In the post WWII years most of the military wives had been working women — holding all sorts of jobs and professions. Concert pianist, Veterinarian, lots of the women worked in the aircraft and war industry factories. The the war ended and they were forced out of the workforce. The message wasn’t subtle — sexism rarely is subtle.

    • northwestrain says:

      Fiber artist here — she has a knitted top under that blouse/jacket. I love seeing the clothes of that era. Many of the knitting and crochet styles are being recycled and updated for the modern yarns. I wonder if she knitted that top herself?

  10. Beata says:

    My aunt was a nurse in the South Pacific during WWII. She got some kind of “jungle fever” that caused her lasting health problems but she is still alive at age 90. I have pictures of her in uniform, too.

    • bostonboomer says:


      My mother’s older sister was a nurse in WWII also. She will be 90 in September. She went to Washington DC last year when they were honoring WWII veterans. They got tours of all the memorials.

      Maybe your aunt met my Dad in the Pacfic!! He had a really bad case of malaria when he came home.

      • Beata says:

        My aunt probably nursed your father when he became ill. I bet they fell madly in love. But, alas, my aunt was already married. 🙂

        I’d love to email some photos but I have no way to upload them. I don’t have a workable printer / scanner.

      • bostonboomer says:

        Oh, that’s too bad. I’d love to see the pictures.

  11. Hey, my mom is correcting me big time, so here is the real story.

    My maternal grandfather was a machinist on the B-17, but he was not in France during the Liberation. He was stationed in England, only we do not know what base he was stationed on. The photo I remember from France was after the liberation. She is telling me that he and the other machinist would make bets as to who could fix the planes, that he had to make the parts for the planes as they came in from bombing missions. He was 32 when he was drafted…not 36.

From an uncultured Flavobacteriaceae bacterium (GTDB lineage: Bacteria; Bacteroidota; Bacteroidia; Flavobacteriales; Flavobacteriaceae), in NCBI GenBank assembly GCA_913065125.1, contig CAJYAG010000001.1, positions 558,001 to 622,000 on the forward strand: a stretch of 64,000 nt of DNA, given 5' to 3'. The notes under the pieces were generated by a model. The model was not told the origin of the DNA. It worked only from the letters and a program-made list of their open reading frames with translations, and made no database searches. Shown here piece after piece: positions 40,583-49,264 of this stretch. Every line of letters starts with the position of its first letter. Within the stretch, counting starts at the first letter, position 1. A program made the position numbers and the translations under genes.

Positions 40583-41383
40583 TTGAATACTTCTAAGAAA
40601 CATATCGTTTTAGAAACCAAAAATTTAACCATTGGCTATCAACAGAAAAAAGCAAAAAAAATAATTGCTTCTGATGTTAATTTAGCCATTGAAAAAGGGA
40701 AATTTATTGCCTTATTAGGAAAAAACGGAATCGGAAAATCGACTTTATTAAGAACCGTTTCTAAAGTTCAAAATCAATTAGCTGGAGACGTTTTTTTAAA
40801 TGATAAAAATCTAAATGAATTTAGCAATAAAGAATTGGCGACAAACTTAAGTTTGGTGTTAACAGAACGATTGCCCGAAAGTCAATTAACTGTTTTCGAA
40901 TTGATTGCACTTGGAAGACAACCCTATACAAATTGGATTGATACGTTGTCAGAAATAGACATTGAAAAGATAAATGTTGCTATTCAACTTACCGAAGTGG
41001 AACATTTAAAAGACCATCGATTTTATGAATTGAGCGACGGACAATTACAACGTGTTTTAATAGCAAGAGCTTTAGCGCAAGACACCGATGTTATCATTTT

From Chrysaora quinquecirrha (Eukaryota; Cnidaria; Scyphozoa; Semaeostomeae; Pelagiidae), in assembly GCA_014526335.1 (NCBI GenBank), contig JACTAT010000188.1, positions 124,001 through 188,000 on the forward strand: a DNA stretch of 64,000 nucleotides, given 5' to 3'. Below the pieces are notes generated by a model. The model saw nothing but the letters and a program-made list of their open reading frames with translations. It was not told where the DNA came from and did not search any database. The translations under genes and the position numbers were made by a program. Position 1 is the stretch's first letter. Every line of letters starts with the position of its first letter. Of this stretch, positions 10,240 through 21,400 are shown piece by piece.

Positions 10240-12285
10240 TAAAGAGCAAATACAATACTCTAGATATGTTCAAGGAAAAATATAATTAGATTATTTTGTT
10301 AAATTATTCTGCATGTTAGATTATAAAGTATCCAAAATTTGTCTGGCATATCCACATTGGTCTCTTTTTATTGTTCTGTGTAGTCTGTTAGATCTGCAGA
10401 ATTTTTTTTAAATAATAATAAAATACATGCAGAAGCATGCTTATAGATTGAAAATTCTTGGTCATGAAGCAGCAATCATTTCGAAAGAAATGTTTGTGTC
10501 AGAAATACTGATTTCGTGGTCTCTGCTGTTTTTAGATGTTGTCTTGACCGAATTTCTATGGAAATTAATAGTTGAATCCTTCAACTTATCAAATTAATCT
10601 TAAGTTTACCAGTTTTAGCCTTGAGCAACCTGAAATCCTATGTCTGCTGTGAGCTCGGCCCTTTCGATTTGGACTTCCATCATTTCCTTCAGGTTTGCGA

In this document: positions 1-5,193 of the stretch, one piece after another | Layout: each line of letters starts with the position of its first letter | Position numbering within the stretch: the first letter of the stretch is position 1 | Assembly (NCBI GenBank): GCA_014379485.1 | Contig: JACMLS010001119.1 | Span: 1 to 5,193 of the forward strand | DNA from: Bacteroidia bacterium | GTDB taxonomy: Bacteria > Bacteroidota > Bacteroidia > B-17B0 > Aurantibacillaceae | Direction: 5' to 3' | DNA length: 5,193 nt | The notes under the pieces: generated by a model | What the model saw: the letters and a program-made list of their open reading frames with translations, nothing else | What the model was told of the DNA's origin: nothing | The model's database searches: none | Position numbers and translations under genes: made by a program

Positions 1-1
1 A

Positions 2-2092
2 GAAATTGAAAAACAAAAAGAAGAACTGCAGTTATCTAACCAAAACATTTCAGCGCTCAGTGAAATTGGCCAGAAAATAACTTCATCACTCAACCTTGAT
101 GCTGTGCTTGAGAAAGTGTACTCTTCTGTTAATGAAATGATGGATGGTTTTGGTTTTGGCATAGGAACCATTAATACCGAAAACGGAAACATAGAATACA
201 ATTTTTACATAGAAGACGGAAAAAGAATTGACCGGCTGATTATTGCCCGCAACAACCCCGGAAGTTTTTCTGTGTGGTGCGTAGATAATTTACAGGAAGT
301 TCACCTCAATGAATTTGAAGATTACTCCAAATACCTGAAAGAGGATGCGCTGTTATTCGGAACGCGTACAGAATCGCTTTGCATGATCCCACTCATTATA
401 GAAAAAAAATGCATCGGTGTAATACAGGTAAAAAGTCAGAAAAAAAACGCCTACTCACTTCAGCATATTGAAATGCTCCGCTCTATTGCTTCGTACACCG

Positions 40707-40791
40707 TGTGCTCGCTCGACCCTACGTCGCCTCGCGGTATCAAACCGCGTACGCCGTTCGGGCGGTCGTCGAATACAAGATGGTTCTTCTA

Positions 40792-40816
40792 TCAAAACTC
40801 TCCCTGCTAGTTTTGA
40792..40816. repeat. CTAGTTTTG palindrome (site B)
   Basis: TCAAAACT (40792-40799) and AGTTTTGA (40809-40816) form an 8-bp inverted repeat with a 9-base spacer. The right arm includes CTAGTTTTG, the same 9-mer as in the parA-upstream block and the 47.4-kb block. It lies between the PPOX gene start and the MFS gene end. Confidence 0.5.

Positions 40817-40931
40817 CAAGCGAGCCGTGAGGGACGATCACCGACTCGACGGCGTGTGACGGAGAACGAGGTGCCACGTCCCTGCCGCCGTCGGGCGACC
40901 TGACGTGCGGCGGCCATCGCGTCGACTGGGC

My dad’s father was in the New Guinea Liberation, and he got a bronze star for that battle.

    I got confused about who was in Peleliu, my uncle was in Peleilu and he got a purple heart.

    My other uncle was a boxer, he literally fought his way through WWII. (Remember the movie From Here to Eternity?)

    I had one uncle who was a medic in Europe and one who was paratrooper in Europe.

    Like your dad Kat, no one would talk about it. There was an article from back then about my maternal grandfathers family, all the brothers survived the war. Five went to war and five survived.

    And as for my dad, was in the Navy during the Vietnam war.

    So that is all the corrections! Now I got it, right Ma?

    • northwestrain says:

      Where in the Navy? By the time the Vietnam war heated up my dad was on an aircraft carrier in the territorial waters of Vietnam. That was his next to the last assignment before he retired. My maternal uncles were in the army WWII and paternal uncles were in the Navy.

      • dakinikat says:

        My Uncle (dad’s bro) was in the Navy in the Pacific. He was part of the engineering group that went into the islands and made places to land boats and roads and bridges and things. I carried his navy duffel bag to university oddly enough.

        My other uncle (mom’s bro) was in Army Intelligence and was stationed at the Pentagon. He made Roosevelt’s legal case to inter the American Japanese immigrants. He had graduated first in his class at Harvard Law school and they pulled him almost directly into the Pentagon. He also worked on code breaking things. He was a brilliant man but couldn’t do one thing practical at all. I heard my dad ask him later why they did that since it was so obviously a violation of civil liberties. My dad said Roosevelt told him they just didn’t know and they didn’t feel they could risk it. My husband was born on a air force base in Japan after the war. His father was there rebuilding Japanese schools when he met his mother.

      • NW Luna says:

        The internment of American citizens with Japanese ancestry during WWII was a hugely shameful action. On the West Coast it disrupted so many people’s lives. Businesses were lost, students forced to leave university, homes lost. Sad. I know more than a few Nissei (2nd-generation Japanese-Americans) who decided to pursue law and politics to try prevent that sort of atrocity in the future.

    • bostonboomer says:

      My dad never talked about it either. Just the last couple of years before he died I was able to get him to tell me some things. And my brother interviewed my dad on film a few years before that. My brother made a beautiful film about my dad’s war experiences from the interview and some historical footage that he located.